On Monday 7 March, I met with a young constituent who had arranged to attend a debate in the House of Commons. On Wednesday I was taken down to view the basement of the Palace of Westminster. Interestingly, the tiles that cover the basement walls, which to you and I are look like ordinary bathroom tiles, are grade II listed and the grouting is full of asbestos. This means that each tile has to be removed individually – by hand! The tour opened my eyes to the size of the task ahead when it comes to renovating the Palace and why MPs are likely to be moved out whilst these works are carried out. That night I hosted another of my Evening in Westminster events where constituents were invited into Parliament for a glass of wine, or soft drink, and a tour of the Palace of Westminster.
On Thursday I met with Karen Bradley MP, the Minister appointed to lead on the review into the medical implications of using poppers. I am pleased to say that following a report published by the Advisory Council on the Misuse of Drugs (ACMD), it was concluded that poppers do not fall within the scope of the current definition of a “psychoactive substance”. Therefore poppers will be exempt from the ban on psychoactive substances which became law in January 2016. In my mind, common sense has prevailed. On Friday I headed out in the bus to East Finchley to offer constituents the opportunity to discuss – face-to-face – any issues affecting them. This was followed by an office based advice surgery. I ended the day week with a meeting regarding the effectiveness of MRI referrals in Barnet. Over the weekend I made visits around the constituency to see for myself several issues raised by constituents as well as home visits to discuss problems. Throughout the week I attend debates, support the Leader of the House of Commons and handle a large amount of correspondence on a wide range of subjects.
14 March – 18 March
Weekend over, I started Monday 14 March with an early breakfast meeting with the Leader of the Council to discuss the most pressing issues facing the local area including housing and school places. That afternoon in Westminster, I took two local residents who had won a raffle prize for tea in the Pugin Room, before taking them to the public gallery of the Commons.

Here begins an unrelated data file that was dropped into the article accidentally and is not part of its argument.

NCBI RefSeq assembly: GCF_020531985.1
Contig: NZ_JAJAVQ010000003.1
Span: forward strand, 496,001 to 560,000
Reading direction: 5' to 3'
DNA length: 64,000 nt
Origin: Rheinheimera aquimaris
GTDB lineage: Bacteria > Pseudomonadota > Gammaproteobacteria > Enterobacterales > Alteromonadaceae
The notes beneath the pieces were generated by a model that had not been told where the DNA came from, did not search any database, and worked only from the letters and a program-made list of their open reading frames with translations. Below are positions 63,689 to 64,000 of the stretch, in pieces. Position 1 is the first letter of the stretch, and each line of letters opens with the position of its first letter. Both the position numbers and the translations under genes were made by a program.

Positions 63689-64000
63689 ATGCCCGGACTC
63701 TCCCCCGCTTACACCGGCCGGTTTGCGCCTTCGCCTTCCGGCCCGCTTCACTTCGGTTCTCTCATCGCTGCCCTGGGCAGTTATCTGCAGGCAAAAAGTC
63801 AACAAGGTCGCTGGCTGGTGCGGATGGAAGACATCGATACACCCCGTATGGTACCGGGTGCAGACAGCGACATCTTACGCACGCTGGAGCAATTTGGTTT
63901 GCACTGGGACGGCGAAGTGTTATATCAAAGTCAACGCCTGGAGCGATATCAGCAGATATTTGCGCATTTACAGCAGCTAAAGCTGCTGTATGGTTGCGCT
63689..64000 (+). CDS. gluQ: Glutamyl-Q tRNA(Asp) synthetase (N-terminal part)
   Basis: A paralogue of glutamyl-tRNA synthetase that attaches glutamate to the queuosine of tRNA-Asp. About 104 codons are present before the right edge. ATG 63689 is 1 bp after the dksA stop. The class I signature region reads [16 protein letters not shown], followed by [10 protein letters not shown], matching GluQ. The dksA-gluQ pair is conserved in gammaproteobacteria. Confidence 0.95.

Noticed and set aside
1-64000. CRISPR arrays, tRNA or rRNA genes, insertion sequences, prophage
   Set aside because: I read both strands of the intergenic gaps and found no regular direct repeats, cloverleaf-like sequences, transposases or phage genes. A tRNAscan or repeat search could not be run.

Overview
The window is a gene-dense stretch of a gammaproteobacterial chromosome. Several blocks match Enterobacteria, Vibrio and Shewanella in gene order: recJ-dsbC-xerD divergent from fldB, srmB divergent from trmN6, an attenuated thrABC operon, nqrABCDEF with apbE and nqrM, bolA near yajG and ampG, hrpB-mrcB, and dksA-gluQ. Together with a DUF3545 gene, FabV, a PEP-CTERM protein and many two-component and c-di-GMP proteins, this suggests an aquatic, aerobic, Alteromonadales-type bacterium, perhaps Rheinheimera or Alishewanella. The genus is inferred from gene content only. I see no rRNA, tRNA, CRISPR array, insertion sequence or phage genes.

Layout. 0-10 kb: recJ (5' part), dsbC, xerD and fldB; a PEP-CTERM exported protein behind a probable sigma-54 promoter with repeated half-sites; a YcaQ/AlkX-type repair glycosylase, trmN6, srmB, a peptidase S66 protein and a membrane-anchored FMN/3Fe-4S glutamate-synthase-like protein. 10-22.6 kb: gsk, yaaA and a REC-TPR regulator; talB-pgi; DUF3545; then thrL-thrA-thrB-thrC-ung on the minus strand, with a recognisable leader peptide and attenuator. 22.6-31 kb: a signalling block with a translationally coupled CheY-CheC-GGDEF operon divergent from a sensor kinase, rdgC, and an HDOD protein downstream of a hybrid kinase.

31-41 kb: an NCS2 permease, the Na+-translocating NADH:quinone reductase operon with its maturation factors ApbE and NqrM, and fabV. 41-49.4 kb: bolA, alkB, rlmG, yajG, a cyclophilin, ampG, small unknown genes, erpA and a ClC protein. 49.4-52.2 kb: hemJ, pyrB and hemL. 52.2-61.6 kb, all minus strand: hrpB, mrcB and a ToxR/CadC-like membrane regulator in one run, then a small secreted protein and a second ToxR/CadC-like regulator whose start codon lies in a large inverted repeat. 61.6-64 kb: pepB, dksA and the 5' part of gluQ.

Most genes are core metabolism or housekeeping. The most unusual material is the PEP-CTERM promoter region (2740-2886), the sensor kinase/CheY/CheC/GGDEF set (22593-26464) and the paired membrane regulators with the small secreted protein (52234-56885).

On Wednesday I gave a tour to some members of the Israel Defence Forces (IDF). Wednesday was also a big day in the political calendar because it was Budget day. This was the Chancellor, George Osborne’s, eighth budget since becoming Chancellor in 2010. He reaffirmed his commitment to deliver a budget surplus by 2020 and announced a number measures to support the economy to continue to grow over the next parliament. You can read further details of the announcements made here.
I started Friday with my 4th annual Apprenticeship and Jobs Fayre which saw more stall holders attend than ever before – over 25! One young teenager who attended on the day had achieved a NVQ Level 3 Electrical Installation certificate but was struggling to find a place on a suitable apprenticeship training programme. Thanks to the advice offered at the fayre he left determined and better informed of how to get where he wanted to be. This was just one example of how worthwhile the event was. Later that afternoon I met with Highways Engineers to discuss residents’ concerns over traffic at the Squires Lane/ Long Lane junction. Over the weekend I undertook a number of site meetings and home visits, including meeting local councillors to discuss the proposed measures that are set to be trialled at the Vale to reduce the disruption caused by heavy congestion of HGV vehicles in this area.